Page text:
When it comes to PCB laminate materials, it is important to provide specific Tg ratings. Additionally providing a stack-up with specific dielectrics is important. What you also need to provide so that the right material can be selected is the overall printed circuit board thickness. What is needed here is a certain material tolerance since it will be impossible to meet the exact details. If your requirement is for a tolerance less than 10 percent, you might need a change in the core as well as a tighter process control. In turn this will lead to added costs. Materials & cores therefore need to be correctly chosen at the prototype stage as if this is done at the production stage, it can prove to be far more costly.

3. PCB Drill Tolerances

What is also needed when creating a fabrication document is the need to look at PCB manufacturing tolerances to avoid PCB fabrication errors.

For example, plated and non-plated holes need to come with different tolerances as drills cater to specific sizes with strict tolerance. It is important to remember that there are many factors that affect the size of the hole. Some of these include:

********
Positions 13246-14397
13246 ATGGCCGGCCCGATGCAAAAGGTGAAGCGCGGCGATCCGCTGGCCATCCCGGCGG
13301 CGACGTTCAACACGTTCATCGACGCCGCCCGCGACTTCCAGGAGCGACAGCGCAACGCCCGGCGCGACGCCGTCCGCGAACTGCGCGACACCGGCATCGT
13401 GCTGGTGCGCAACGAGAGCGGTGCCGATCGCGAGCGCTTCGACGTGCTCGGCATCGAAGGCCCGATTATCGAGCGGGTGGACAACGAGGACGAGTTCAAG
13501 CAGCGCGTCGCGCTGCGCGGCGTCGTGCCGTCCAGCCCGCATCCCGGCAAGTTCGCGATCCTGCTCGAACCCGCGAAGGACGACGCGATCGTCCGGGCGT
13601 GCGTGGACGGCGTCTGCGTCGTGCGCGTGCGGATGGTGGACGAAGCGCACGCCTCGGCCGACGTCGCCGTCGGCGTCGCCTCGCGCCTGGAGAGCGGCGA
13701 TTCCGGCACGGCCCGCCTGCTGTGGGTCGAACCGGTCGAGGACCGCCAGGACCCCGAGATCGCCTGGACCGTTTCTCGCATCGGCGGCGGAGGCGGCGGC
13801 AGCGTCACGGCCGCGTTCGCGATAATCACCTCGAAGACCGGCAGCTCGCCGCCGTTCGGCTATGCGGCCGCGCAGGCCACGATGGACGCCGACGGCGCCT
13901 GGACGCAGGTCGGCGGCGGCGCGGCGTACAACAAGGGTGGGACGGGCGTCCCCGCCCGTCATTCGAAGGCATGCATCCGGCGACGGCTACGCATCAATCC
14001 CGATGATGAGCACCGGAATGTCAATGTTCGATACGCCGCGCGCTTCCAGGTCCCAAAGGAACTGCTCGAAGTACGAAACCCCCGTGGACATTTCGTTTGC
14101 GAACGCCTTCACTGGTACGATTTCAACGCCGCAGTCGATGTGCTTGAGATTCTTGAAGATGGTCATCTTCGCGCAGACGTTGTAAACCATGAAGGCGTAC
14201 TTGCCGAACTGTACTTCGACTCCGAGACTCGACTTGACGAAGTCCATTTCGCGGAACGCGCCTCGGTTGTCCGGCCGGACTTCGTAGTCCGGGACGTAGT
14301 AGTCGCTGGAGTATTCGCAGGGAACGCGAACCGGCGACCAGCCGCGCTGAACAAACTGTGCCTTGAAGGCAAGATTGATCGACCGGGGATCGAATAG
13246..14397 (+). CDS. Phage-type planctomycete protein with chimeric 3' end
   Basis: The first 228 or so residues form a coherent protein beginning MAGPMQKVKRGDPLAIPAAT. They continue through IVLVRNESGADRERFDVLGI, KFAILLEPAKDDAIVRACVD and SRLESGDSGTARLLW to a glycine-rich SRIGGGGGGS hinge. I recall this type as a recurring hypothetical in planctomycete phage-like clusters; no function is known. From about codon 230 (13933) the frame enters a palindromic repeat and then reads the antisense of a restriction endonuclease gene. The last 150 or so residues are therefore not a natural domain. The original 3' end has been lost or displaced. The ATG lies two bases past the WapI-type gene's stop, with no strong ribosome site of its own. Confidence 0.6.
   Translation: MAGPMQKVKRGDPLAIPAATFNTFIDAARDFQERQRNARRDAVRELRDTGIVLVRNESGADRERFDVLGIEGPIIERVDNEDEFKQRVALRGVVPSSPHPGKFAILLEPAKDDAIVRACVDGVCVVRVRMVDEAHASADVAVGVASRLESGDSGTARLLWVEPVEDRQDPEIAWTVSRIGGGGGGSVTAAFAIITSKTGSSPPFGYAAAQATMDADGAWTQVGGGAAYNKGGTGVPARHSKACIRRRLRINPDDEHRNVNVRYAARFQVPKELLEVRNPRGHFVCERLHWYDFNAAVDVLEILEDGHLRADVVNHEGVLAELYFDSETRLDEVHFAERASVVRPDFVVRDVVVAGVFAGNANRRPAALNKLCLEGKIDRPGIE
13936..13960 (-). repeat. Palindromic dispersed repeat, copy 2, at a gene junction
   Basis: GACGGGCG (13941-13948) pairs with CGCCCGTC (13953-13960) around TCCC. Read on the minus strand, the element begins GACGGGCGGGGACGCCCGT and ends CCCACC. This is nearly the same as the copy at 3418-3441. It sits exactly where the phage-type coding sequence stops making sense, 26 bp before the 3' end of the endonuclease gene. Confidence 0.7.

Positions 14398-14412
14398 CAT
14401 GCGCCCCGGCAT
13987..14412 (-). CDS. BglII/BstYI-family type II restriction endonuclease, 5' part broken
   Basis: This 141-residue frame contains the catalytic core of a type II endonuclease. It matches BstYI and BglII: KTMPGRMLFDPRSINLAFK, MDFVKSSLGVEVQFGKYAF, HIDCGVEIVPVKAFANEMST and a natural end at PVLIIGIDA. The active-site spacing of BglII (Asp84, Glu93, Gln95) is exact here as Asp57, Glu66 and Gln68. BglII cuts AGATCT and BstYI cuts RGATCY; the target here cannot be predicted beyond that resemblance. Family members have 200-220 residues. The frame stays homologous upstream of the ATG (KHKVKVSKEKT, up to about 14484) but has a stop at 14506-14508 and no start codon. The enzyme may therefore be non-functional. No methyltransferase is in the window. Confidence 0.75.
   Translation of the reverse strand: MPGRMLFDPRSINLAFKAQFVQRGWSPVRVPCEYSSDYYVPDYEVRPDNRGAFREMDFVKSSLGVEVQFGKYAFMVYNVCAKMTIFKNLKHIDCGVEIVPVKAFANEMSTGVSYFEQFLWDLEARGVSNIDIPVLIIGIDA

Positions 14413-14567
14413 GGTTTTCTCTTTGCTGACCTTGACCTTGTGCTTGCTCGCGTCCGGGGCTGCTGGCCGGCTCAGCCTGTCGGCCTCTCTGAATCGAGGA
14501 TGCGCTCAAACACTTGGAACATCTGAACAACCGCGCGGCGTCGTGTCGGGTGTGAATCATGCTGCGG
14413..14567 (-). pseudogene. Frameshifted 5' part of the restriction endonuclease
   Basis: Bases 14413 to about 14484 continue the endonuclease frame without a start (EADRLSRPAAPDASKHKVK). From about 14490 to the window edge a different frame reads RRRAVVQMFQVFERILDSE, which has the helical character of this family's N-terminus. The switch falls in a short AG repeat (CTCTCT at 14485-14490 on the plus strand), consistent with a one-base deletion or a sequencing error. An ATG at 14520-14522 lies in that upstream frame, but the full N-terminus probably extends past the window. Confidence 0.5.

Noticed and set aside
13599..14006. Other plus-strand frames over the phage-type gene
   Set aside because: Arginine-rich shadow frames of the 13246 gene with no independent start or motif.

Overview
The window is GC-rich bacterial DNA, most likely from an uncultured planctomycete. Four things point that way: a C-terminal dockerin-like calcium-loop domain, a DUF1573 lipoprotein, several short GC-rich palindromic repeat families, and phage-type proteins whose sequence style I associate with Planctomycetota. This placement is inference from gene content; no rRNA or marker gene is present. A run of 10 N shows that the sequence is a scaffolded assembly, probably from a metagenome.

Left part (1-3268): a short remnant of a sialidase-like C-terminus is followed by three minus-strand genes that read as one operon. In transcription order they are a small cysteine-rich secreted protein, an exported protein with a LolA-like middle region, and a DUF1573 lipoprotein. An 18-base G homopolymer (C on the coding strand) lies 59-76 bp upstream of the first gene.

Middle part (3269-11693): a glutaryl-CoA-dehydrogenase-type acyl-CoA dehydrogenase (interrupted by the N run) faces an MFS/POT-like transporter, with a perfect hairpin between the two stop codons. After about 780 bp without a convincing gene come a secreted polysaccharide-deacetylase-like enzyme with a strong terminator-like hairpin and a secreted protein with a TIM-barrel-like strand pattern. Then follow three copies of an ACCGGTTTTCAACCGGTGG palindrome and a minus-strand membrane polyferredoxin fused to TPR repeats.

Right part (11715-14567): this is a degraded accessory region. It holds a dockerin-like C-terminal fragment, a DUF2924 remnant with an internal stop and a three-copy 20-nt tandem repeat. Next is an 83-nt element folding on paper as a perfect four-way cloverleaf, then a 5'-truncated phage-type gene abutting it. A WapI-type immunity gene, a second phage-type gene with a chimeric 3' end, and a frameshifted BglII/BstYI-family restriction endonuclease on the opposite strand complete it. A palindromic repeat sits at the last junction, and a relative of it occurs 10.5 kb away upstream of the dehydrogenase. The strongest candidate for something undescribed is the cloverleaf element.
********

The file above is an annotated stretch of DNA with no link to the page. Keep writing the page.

• Plating baths
  • Time in & out of the tanks
  • Additional plating
  • Etching
  • Finished Plating

The need for tolerances is therefore a given. However it is important to remember that not all drills are exact, so some amount of tolerance is required. Where tighter tolerances are required, it is imperative that they should be noted clearly.

In fact, larger holes, plated or non-plated above the size of 0.200”, will require a tolerance of +\-0.005”.

4. PCB Routing Tolerances

When it comes to routing, tolerances are required right from slotting tools to routing cutoffs. Typically, a tolerance of +\-0.005” is the default standard on the size or cut.

Other standard PCB tolerance that you should know

Following is the analysis of outer layer (width annular ring, min annular ring, NP to copper, KO to copper, etc.):

Outer copper thickness 1OZ 2OZ 3OZ 4OZ
Compensation value 0.01mm 0.02mm 0.03mm 0.04mm
Normal trace/spacing 0.12MM 0.15MM 0.2MM 0.25MM